Reasons for the Decision

1. The appeal complies with the formal requirements of Articles 106 to 108 and Rules 1(1) and 64 EPC. It is therefore admissible.

2. A ski-rack with a ski supporting bracket attachable to the vehicle body solely by means of a panel of magnetic material is disclosed in document D1. Although such a ski-rack is very practical in the sense that it can be readily connected to the vehicle body without the need for any further attachment elements and is thus substantially universally applicable, there arises the problem of the lack of security of the skis against theft. The reason for this lies in the fact that locking the skis to the bracket is ineffective since the bracket itself may be too easily removed from the vehicle body by a miscreant, in particular by lifting the magnetic panel at one edge and gradually separating it.

The ski-rack according to present claim 1 solves this problem by providing a removable cover element for the magnetic panel, which cover element is normally held in place by virtue of the lock-operated securing means used to secure the skis in the supporting bracket. Thus in normal use, with skis secured in the bracket, the magnetic panel is completely inaccessible. If the user wishes to remove the supporting bracket he can however remove the cover element at will to facilitate separation of the magnetic panel.

Document D2 relates to a ski-rack having a ski supporting bracket which comprises at least one suction cup disposed in a main housing. The suction cup is actuated by an operating handle pivoted to the main housing. Also pivoted to the main housing adjacent the operating handle is the lower U-shaped part of a ski clamp. In its normal use position this clamp part overlies the operating handle of the suction cup. The top part of the ski clamp is a pivoted bar with a U-shaped section for enclosing the skis placed in the lower clamp part and equipped with a lock at its free end. In use, with skis locked in place, movement of the operating handle to release the suction cup is therefore blocked. To remove the supporting bracket (with no skis present) the lower clamp part can be pivoted into a vertical position to reveal the operating handle. A flexible magnetic plate is attached to the bottom edge of the wall of main housing to increase the adhesive force between the supporting bracket and the vehicle body and thus make it more difficult to remove that supporting bracket without prior release of the suction cup.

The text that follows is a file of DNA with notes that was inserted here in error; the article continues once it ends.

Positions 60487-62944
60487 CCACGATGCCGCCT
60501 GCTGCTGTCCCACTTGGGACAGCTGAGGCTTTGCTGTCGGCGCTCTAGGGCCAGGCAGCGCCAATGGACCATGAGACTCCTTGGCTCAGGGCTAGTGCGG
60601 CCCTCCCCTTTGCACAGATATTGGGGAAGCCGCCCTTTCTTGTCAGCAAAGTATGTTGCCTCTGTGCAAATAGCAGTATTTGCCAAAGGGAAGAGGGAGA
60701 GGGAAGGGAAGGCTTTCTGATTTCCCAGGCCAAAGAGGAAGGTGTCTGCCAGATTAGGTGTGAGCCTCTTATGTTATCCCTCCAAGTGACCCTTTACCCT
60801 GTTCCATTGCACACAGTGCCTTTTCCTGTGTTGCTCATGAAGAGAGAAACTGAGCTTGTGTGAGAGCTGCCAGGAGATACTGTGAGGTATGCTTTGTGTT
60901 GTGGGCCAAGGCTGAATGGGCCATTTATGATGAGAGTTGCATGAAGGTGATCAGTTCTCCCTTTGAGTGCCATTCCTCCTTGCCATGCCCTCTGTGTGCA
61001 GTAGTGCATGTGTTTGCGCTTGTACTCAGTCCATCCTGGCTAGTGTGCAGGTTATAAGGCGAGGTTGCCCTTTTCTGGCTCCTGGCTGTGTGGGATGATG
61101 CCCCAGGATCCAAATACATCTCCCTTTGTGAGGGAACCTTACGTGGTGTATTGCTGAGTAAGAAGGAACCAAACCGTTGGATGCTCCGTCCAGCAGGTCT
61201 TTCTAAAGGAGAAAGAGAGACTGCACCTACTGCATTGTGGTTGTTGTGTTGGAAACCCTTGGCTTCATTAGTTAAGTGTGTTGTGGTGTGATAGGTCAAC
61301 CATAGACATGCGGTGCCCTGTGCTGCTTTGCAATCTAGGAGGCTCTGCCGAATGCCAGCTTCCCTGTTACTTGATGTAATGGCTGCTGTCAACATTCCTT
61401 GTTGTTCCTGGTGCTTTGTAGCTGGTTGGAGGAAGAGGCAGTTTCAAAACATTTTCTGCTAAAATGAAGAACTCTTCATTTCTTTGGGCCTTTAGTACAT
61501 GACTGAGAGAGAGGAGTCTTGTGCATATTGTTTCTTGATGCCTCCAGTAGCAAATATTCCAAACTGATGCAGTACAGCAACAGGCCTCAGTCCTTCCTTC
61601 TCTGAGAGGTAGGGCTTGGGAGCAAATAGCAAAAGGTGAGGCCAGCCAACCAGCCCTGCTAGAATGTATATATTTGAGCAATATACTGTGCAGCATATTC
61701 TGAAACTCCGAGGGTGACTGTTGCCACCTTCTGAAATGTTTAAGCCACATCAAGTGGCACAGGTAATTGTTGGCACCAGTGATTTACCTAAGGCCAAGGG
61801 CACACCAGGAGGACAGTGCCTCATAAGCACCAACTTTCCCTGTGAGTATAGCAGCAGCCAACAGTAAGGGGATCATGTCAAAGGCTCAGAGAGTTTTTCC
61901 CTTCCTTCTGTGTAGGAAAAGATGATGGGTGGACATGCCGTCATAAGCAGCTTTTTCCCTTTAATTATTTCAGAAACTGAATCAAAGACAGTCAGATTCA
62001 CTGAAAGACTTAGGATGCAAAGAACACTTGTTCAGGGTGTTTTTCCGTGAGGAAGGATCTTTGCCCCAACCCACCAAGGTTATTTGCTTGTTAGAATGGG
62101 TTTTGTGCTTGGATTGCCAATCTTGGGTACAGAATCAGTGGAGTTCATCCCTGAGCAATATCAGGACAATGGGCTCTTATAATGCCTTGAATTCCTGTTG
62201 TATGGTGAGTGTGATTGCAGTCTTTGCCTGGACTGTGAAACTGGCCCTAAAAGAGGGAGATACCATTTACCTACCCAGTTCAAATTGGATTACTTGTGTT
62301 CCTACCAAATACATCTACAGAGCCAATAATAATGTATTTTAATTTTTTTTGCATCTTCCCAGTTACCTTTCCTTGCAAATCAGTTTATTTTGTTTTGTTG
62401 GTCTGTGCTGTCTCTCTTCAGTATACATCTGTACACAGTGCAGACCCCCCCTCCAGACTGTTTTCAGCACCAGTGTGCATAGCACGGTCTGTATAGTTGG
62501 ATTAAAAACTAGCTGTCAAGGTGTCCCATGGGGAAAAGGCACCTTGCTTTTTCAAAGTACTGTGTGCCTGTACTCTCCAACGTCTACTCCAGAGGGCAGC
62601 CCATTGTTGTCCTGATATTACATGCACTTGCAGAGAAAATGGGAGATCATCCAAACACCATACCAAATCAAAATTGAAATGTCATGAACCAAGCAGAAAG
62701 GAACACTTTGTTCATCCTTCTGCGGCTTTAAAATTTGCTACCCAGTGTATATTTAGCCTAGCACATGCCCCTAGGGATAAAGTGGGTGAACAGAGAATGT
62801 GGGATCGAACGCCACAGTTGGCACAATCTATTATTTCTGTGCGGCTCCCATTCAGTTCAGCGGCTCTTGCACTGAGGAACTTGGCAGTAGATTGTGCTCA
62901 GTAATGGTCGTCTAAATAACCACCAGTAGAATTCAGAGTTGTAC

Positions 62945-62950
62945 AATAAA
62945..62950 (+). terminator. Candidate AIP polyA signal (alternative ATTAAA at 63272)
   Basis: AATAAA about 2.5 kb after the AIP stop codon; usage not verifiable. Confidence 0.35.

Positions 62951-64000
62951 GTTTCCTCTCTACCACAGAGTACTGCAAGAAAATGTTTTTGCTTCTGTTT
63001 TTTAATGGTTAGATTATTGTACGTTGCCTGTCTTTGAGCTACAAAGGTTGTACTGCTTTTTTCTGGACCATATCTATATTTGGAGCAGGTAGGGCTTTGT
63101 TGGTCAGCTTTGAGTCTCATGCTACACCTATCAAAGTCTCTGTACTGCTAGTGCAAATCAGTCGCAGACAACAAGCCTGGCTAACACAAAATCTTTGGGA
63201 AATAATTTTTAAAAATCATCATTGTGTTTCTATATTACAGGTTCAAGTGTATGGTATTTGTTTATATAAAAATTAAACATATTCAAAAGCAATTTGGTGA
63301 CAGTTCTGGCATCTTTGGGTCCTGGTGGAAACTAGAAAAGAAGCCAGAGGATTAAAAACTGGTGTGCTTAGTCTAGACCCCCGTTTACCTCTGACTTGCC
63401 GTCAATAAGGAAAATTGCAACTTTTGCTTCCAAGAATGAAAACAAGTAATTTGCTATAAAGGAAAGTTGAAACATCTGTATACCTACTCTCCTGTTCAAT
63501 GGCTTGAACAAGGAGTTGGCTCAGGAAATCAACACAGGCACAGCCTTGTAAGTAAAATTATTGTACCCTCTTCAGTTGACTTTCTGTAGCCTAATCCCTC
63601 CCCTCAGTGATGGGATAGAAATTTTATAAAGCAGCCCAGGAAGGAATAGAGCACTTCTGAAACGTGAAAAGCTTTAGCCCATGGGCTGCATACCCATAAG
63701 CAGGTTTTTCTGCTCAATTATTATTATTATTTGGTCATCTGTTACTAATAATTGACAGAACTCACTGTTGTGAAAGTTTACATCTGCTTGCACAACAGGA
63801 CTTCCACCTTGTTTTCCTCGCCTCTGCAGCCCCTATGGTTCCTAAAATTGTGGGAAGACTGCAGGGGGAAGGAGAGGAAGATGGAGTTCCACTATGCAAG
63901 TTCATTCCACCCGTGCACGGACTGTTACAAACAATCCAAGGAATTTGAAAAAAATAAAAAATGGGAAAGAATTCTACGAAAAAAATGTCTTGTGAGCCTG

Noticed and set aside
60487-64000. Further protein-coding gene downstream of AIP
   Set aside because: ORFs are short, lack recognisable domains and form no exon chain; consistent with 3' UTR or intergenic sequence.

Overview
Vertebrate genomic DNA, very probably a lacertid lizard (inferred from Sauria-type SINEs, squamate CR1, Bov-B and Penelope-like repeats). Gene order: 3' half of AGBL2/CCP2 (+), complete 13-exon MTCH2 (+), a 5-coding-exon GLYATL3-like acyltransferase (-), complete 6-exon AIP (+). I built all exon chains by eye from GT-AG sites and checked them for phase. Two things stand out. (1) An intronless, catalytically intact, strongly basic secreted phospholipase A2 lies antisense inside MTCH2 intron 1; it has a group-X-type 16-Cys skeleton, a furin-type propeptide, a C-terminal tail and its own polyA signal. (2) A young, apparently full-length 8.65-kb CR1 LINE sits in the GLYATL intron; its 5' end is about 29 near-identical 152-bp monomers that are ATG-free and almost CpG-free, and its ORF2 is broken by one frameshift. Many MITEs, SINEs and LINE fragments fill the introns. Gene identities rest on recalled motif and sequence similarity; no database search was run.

In the opinion of the Opposition Division it would be obvious for the person skilled in the art, having regard to document D1, to dispense with the suction cup of document D2 and replace it with a magnetic panel. The Board cannot agree. Document D2 is specifically and exclusively concerned with a ski-rack which is provided with a suction cup as its main connecting means. To argue that it would be obvious to replace this suction cup with different connecting means runs directly counter to the central teaching of the document. Furthermore, it is not possible to argue that the transfer of the theft prevention arrangement taught by document D2 to the ski-rack known from document D1, which does indeed rely solely on a magnetic panel as connection means, would be obvious. The reason for this lies in the fact that with a suction cup what is required is to prevent movement of, rather than access to, the operating handle. Thus the basic considerations involved are widely different.

Accordingly, the Board comes to the conclusion that the subject-matter of claim 1 involves an inventive step (Article 56 EPC).


For these reasons it is decided that:

1. The decision under appeal is set aside.

2. The case is remitted to the first instance with the order to maintain the patent on the basis of the following documents:

Claims: 1 and 2 filed on 22 March 2001; 3. to 9 as granted;

Description: columns 1 to 4 filed on 22 March 2001, column 5 as granted.

Drawings: Figures 1 to 15 as granted.